His question in this Q&A post at GreenBuildingAdvisor concerns the best way to install window and door flashing, and where to install housewrap.

Does Passivhaus Work in New Orleans?

Posted on July 18, 2011 by Scott Gibson

It is now a given that high-performance houses have high levels of insulation. It is not uncommon for a new cold-climate home to have R-40 walls and an R-60 roof, as builders do their best to lower a home's energy requirements.

But is this premise in favor of thick insulation weighted toward houses in cold climates, where heating is a higher priority than cooling? Does it make just as much sense to insulate houses as heavily in hot, humid climates? Or does a lot of insulation actually make it more difficult to keep the house cool?

How to Retrofit a Roof with Insulation

Posted on July 11, 2011 by Scott Gibson

Finding effective ways of beefing up under-insulated roofs is a perennial problem, affecting countless houses built to minimum energy standards.

Even roofs that meet minimum code requirements are susceptible to thermal bridgingHeat flow that occurs across more conductive components in an otherwise well-insulated material, resulting in disproportionately significant heat loss. For example, steel studs in an insulated wall dramatically reduce the overall energy performance of the wall, because of thermal bridging through the steel. when only the rafter bays are insulated.

How to Protect Structural Insulated Panels from Decay

Posted on July 4, 2011 by Scott Gibson

UPDATED on July 7, 2011 with comments from Tedd Benson

Jay Hersh is building a house in northern Vermont that will have a roof of structural insulated panels. Although his plans are fairly advanced, Hersh is still stumped about detailing the SIP(SIP) Building panel usually made of oriented strand board (OSB) skins surrounding a core of expanded polystyrene (EPS) foam insulation. SIPs can be erected very quickly with a crane to create an energy-efficient, sturdy home. seams to prevent the migration of moisture-laden air from inside to outside. He's also looking for a foolproof way of heading off any leaks from the outside.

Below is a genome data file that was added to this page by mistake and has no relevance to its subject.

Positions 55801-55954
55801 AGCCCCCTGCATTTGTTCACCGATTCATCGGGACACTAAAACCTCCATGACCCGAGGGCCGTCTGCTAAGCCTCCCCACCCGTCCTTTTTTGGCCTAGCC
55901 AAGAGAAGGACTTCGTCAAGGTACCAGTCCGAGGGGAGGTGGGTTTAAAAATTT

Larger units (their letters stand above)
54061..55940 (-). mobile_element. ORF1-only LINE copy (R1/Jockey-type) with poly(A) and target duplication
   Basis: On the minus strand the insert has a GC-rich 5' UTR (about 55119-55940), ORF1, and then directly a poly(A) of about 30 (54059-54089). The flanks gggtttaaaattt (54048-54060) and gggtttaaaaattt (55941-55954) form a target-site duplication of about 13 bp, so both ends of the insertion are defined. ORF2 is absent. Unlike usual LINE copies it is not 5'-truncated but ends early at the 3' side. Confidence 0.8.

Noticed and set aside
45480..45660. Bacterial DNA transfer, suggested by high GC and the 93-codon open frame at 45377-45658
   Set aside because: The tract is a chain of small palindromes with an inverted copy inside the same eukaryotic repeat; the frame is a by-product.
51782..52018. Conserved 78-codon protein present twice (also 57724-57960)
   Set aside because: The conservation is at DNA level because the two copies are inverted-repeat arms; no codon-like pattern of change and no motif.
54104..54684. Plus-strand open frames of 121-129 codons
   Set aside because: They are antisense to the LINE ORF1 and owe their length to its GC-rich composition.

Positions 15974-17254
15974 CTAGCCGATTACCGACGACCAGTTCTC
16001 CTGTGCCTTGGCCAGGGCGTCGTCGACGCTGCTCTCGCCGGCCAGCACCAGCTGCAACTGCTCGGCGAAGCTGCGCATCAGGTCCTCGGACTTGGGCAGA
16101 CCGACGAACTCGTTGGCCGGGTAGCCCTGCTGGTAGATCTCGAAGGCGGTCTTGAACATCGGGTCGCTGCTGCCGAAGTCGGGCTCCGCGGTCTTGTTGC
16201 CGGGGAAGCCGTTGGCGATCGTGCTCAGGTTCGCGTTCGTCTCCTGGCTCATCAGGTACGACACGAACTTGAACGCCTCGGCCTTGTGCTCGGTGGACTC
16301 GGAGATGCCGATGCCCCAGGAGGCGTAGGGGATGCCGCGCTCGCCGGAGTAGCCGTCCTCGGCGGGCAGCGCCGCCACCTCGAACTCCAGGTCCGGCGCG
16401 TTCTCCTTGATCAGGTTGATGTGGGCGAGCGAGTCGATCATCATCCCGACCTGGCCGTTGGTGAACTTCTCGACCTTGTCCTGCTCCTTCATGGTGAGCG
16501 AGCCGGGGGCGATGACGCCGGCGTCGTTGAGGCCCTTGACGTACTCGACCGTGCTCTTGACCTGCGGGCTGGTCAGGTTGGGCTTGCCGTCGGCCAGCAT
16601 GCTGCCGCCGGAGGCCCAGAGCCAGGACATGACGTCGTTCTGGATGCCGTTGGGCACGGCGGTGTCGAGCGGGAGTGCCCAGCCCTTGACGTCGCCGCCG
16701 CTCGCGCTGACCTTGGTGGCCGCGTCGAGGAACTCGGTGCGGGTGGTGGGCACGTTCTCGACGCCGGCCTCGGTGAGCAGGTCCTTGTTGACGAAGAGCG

How to Insulate a Low-Slope Roof

Posted on June 20, 2011 by Scott Gibson

Eric Dymond lives in a 1920s Baltimore row house that needs a new roof. He plans on replacing the low-slope, built-up roof with an EPDM membrane, and the question is how to insulate it correctly.

Currently, the built-up asphalt roof is installed over Homasote (or something similar) and a roof deck made of wood planks. Although there’s some “sparsely distributed” insulation in the space between the ceilings and the roof deck, it won’t meet current recommendations for Dymond’s Climate Zone 4 house.

The Downside of Structural Steel

Posted on June 13, 2011 by Scott Gibson

Brandon M. is building a three-story house in Seattle whose design includes cantilevers on the second and third floors. The designer has specified steel I-beams to provide the structural support in this modernist design, and this is what’s giving Brandon pause for thought.